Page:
Engineering a path to success

Hawaiian Electric
3 min readFeb 22, 2024


by Donica Kaneshiro | Feb. 22, 2024

Maile Martinez, left, with Mariko Galton.

Helping a young adult travel the career path from summer intern to full-time employee takes time and commitment. But Maile Martinez made that mentoring investment in Mariko Galton and Hawaiian Electric is reaping the benefits.

“Both sides really benefit,” Maile said. “We give on-the-job, real life experience to our interns, and as they gain enough knowledge, they’re able to handle their own smaller projects.”

This is Engineers Week, which includes a special focus on inspiring and supporting women to pursue engineering with Introduce a Girl to Engineering Day on Feb. 22.

While electrical engineering may still be a male-dominated field, T&D Engineering Supervisor Maile and former intern turned Designer II Mariko are happy to see diversity at our company.

“It’s refreshing because when I worked on the mainland, it was still very traditionally, heavily male,” Maile said.

“It’s really nice seeing more women in the field,” Mariko said. “It’s just so empowering.”

The two met at Mariko’s first internship interview back in 2019, when Mariko was a sophomore at the University of Hawaiʻi at Mānoa.

“It was my first time seeing a lot of women engineers in the company, so I was really excited, but also really nervous,” Mariko recalled.

Because Mariko was just starting out in her electrical engineering curriculum, she didn’t have high hopes of landing the internship.

But Maile could see Mariko’s potential and the skills that Mariko already possessed.

“In her interview, she came up very confident,” Maile remembered. “What I really liked is her enthusiasm, excitement and willingness to learn. She sees the potential in every assignment and what she can learn from it rather than considering it monotonous or tedious.”

As Mariko started interning with Maile as her supervisor, her collaborative nature was a huge asset in Transmission & Distribution Engineering.

Helping guide young adults just entering the field comes naturally to Maile. “My passion became very clear that I enjoyed utility-type work. I’m very blessed and excited to be able to pass that on to others, like Mariko.”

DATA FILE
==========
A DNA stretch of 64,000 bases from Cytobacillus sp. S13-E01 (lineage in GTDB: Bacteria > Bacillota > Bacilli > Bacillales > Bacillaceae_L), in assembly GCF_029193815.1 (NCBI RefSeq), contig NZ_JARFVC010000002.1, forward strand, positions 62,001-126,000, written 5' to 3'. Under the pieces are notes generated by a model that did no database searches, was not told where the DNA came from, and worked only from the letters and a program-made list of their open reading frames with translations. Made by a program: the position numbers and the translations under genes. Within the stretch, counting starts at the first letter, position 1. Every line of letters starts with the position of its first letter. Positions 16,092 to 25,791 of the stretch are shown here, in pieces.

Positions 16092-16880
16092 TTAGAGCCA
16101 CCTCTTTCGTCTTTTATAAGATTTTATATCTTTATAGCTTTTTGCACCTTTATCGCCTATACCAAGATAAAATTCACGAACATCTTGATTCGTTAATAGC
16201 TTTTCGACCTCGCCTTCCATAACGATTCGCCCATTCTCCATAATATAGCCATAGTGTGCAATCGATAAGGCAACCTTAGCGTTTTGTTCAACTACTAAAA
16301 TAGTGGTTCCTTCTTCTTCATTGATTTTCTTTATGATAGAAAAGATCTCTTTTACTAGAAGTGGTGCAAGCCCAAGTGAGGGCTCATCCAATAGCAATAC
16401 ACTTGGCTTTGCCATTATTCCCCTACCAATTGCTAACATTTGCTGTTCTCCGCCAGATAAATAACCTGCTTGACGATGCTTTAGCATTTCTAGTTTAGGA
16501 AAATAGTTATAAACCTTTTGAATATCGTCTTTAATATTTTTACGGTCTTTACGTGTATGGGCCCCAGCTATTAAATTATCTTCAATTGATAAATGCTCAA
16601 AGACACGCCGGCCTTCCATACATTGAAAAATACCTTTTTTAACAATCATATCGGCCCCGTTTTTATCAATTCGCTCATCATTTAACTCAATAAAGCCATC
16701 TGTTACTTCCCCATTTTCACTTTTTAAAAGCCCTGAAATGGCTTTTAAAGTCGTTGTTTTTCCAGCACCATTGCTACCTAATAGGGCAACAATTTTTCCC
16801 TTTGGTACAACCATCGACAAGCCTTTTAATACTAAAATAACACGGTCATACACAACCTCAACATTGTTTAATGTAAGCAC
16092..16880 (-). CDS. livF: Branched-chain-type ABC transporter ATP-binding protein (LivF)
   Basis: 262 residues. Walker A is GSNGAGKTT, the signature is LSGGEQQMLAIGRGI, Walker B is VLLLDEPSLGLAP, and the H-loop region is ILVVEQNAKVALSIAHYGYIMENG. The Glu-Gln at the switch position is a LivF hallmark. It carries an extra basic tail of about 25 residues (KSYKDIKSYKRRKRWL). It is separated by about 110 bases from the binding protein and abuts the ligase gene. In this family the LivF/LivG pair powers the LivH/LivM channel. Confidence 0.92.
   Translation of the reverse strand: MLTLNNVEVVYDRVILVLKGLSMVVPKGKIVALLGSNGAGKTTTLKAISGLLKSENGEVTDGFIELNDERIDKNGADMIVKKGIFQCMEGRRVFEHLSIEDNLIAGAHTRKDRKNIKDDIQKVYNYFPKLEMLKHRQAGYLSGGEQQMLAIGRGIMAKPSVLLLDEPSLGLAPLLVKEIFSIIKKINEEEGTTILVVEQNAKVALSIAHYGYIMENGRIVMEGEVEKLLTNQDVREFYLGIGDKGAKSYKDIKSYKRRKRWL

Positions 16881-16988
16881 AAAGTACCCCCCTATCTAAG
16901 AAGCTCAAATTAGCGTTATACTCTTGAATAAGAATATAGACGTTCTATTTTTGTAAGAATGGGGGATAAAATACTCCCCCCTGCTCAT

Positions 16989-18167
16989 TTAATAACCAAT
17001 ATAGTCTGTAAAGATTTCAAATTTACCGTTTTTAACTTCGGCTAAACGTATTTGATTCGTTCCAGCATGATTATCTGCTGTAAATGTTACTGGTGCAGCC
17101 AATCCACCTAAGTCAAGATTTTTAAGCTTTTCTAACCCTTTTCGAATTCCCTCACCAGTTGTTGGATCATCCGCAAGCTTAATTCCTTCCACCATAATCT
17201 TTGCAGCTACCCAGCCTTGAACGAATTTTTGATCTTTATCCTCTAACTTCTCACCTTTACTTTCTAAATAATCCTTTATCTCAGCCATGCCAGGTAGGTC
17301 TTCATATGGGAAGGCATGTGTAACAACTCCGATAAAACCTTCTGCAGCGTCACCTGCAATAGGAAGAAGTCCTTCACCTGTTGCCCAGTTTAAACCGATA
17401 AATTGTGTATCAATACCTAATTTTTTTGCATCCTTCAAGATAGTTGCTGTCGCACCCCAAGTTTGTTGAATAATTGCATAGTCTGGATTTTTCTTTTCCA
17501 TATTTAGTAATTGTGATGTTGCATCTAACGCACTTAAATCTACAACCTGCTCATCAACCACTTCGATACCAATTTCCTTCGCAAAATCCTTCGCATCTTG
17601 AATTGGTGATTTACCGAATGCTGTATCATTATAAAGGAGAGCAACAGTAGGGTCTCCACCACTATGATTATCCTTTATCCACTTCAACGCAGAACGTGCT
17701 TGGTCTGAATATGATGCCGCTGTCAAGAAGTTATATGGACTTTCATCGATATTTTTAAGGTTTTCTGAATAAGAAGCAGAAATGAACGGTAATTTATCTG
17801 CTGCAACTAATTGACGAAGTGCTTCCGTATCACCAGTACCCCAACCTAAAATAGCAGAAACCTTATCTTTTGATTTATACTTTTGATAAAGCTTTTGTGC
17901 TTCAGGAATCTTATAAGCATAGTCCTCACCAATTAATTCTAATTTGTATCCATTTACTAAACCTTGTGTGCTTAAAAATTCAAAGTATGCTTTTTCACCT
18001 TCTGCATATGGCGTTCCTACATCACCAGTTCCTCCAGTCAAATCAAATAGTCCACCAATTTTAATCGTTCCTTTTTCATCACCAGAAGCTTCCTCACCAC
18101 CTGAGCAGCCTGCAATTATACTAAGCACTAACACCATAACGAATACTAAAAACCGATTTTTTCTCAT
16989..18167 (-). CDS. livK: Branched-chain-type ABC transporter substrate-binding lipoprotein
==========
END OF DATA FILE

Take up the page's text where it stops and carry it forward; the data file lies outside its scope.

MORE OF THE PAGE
Mariko excelled and was able to stay with the company as a part-time project aide after her internship ended. When internship applications opened up the next year, Mariko applied again.

“She went from summer intern to project aide until the end of the school year and then we transitioned her back again to a summer intern. And that cycle went on for about three years,” Maile recalled.

When Mariko graduated last May, her plans were set.

“After working at Hawaiian Electric for so long, I really didn’t see myself working anywhere else,” Mariko said. “My family and some of my friends asked me if I was going to apply to other places and I said, ‘I don’t want to because Hawaiian Electric is where I want to be.’”

Maile views the experience as paying it forward.

“I have had mentors from when I first started working on the mainland. My very first boss, he was always there, helping me talk through what I’m looking for, my future goals,” she said. “Just having someone interested in your success is huge.”

Soon Mariko will have a chance to bring her experience full circle and serve as a mentor as the department works to hire its five summer interns for 2024.

“I’m more than willing to share my experiences and help the newcomers,” she said.

Donica Kaneshiro is a communications consultant at Hawaiian Electric Company.



Hawaiian Electric

Established in 1891, Hawaiian Electric is committed to empowering its customers and communities by providing affordable, reliable, clean and sustainable energy.